Academic journal article Journal of Philosophy: A Cross Disciplinary Inquiry

9/11: Group Rights and "The Clash of Civilizations"

Academic journal article Journal of Philosophy: A Cross Disciplinary Inquiry

9/11: Group Rights and "The Clash of Civilizations"

Article excerpt

Sonia Ospina's 12th floor apartment permitted a panoramic view of lower Manhattan. She saw the smoke and fire bellowing out of the North Tower, and then the second plane slam into the South Tower. 9/11, for now it is a name as well as a date, had set the stage for a new world drama. But the surviving actors have understood its meaning in radically different ways.

In the Spanish-language essay Sonia sent her friends several days after 9/11, (1) she described a more hopeful aspect of the event and the new world drama. For her, this aspect concerned a discovery about her identity: "Para me sorpresa, en medio de mi colombianidad, me descubro profundamente neoorkina, americana y universal, al reconocer que el mensaje enviado con este acto de terror tambien es para mi" ("To my surprise, in the midst of my Colombian-ness, I discovered myself to be profoundly a New Yorker, American, and universal. I recognized that the message sent with this act of terror was also for me"). The full extent of the manifold identity shared by Sonia and many other New Yorkers was revealed to them the next day. They found themselves in the city parks, standing together in circles, the night pushed back by their candles. And they were the world: old and young; rich and poor; black, white and the other colors of the rainbow; Muslim, Christian, Jew, atheist, and many other denominations of the spirit; as well as the representatives of the political discourses with which we express our varying and often conflicting visions of how best to live in society.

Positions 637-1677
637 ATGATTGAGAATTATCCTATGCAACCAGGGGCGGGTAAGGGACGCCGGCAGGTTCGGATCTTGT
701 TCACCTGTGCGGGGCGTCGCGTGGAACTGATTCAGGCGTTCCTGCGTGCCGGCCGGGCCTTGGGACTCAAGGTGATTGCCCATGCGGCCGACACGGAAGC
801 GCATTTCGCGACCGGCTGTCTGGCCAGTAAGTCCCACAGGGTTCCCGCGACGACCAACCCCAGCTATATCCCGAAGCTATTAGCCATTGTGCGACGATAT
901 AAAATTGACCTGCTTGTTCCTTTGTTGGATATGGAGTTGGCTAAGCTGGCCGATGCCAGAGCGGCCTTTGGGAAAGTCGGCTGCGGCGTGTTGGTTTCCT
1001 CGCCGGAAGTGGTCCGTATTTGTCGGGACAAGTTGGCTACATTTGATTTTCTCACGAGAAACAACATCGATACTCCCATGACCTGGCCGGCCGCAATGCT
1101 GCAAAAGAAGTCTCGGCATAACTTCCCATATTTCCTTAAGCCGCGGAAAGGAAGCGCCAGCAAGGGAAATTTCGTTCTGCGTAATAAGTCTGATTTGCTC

But there were also discordant notes concerning how to understand 9/11. Sonia spoke of the message she saw chalked onto a curb -"eye for an eye!"-and of the many political commentators who were counseling immediate revenge even before the smoke had cleared downtown let alone the fog surrounding exactly who was responsible for this horrific crime--itself, we were later to learn, an act of revenge. The immediate expression of rage at the perpetuators of the destruction of the Twin Towers and those who were unfortunate enough to be in them on 9/11 (as well as at the Pentagon or on the plane dive-bombed into rural Pennsylvania) should be expected, even "natural." More fearful is the support that this event provides to those who advocate that we accept a world permanently divided into warring camps and that we conduct foreign and domestic policy accordingly. Such a view is systematically articulated in the work of Samuel P. Huntington and his "clash of civilization" thesis. (2)

In this paper I want to show that the "circle of candles" represents an alternative to Huntington's thesis. But I also want to argue for a public policy that initially may seem to contradict this alternative: group or cultural rights, beyond, and even sometimes conflicting with, individual rights. Such rights at first blush appear to ensconce the same sort of walled-in, homogeneous and exclusionary cultural entities that Huntington's thesis implies. I will begin by stating Huntington's thesis and the opposition to it which the Noble Laureate and economist, Amartya Sen, has voiced in a recent book. (3) I will then provide a way of understanding the circle of candles that reinforces but also goes beyond the multi-identity type of multiculturalism that Sen places in opposition to Huntington's warring monocultures. This understanding of the circle of candles, I will argue, shows how group or cultural rights, properly construed, can be incorporated into the type of hybrid society-what I call a "multivoiced body"-that constitutes a compelling alternative to the exclusionist responses to 9/11.

To prevent my claims from remaining on the theoretical level, I will use the Zapatista movement in the indigenous regions of Mexico as a concrete example of a multivoiced body and of the positive role cultural or group rights can play in society. This example exists outside the Middle East and hence the current focus of the clash of civilization thesis. …

Search by... Author
Show... All Results Primary Sources Peer-reviewed

Oops!

An unknown error has occurred. Please click the button below to reload the page. If the problem persists, please try again in a little while.